The lens diameter is essential. The amount of light that’s allowed to enter the lens depends on the diameter of the lens; if the lens diameter is large, more light will be able to enter the lens and more light means a brighter image. If you plan on doing a lot of glassing in the late evening or early morning, consider buying a pair of optics that are 42mm or 50mm. The drawback to having a large diameter lens is that they’re considerably heavier than a small diameter lens. If you’re backpacking in somewhere, you might want to get a smaller diameter lens like a 35mm, which will be a smaller, more compact pair of binoculars that weigh almost nothing.
Eye relief is something that needs to be considered when picking out a pair of binoculars, especially if you wear eyeglasses. Eye relief is the distance—expressed in millimeters—from the eye piece lens to the point where the eye is positioned to view the entire image. Eye relief is affected by magnification, the number of lens elements and the field of view. Most binoculars provide 8-13mm of eye relief. Binoculars with long eye relief provide 14-20mm of eye relief. If you wear eyeglasses, you’ll want a pair of binoculars with long eye relief. If you plan on glassing from the side of a mountain for long periods of time, you’ll also want long eye relief. Without long eye relief, you might end up getting a headache that could last all day.
The exit pupil is something you don’t hear many hunters discuss around the campfire, but it’s something you should be aware of before making an optics purchase. Exit pupil is the amount of light that’s usable by a pair of binoculars or a spotting scope. The rule of thumb is the larger the exit pupil number, the brighter the image, especially as the sun dips behind the horizon toward the end of shooting hours. Exit pupil is determined by dividing the diameter of the objective lens by the magnification. For instance, a 7x35mm binocular has an exit pupil of five. For general viewing, anything from 2.5mm to 4mm will work fine. If you plan on using your optics a lot during the evening hours, you’ll want something that’s 4mm or higher. An exit pupil of 5mm is generally considered the minimum for serious hunting situations.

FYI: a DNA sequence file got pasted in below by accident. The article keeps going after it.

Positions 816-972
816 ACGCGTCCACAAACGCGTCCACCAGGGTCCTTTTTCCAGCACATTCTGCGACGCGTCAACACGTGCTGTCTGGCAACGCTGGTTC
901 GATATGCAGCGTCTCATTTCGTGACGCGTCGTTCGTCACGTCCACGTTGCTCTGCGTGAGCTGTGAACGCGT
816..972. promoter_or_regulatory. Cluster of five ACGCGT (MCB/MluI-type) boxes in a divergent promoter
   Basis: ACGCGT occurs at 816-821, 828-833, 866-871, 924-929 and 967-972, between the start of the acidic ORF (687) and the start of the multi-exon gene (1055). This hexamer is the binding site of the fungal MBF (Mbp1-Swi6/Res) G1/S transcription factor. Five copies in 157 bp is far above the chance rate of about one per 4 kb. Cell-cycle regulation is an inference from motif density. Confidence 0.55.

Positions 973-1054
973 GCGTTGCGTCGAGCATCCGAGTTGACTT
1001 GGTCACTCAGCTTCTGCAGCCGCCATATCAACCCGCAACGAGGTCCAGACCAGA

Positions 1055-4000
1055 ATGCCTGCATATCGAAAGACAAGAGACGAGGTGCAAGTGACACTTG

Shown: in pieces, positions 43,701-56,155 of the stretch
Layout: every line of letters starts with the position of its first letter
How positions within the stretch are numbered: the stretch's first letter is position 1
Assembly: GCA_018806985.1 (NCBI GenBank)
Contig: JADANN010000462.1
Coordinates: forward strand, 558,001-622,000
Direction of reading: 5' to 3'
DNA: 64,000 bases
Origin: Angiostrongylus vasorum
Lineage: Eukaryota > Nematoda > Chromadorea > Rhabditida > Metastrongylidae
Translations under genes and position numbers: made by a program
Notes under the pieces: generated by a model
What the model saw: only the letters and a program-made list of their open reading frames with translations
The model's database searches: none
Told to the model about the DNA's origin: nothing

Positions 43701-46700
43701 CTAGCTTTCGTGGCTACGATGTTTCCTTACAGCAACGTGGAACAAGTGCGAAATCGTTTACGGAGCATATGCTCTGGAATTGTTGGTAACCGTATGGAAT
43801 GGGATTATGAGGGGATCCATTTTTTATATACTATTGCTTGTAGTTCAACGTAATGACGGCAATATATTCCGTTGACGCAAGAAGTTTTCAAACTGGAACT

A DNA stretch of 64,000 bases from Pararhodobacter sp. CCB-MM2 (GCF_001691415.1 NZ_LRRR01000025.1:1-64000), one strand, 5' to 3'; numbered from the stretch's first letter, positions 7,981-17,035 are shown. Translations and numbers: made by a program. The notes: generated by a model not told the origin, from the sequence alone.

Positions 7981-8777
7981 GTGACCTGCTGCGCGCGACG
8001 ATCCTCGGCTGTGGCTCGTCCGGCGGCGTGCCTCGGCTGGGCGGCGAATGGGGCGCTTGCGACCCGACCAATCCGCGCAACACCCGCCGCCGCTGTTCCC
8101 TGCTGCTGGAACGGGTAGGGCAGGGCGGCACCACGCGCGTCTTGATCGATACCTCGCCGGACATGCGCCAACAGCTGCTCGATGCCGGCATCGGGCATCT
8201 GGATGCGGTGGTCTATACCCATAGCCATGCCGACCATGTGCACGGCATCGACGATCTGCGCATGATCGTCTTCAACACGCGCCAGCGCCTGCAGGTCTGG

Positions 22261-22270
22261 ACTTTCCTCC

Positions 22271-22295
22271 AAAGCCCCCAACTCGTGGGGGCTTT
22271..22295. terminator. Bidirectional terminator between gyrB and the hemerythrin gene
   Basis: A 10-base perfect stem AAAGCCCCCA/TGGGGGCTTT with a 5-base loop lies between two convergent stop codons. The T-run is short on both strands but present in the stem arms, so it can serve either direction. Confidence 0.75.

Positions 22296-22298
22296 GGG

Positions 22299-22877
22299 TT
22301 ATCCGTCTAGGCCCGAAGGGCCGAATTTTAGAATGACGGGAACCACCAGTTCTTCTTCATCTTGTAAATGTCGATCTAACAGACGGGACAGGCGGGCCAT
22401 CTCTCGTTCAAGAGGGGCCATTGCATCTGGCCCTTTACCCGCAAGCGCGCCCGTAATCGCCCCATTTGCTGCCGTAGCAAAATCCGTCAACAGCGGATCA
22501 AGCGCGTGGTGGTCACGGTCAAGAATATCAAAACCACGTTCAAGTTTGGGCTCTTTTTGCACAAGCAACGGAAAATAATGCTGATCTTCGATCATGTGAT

An optic’s resolution is a measure of its image clarity. The larger the diameter of the lens, the clearer the image will be. However, other factors play into how clear an image is. An image’s clarity is obviously important and often, higher-end optics have a clearer image because the companies use higher-quality glass, coated lenses and higher-quality prisms.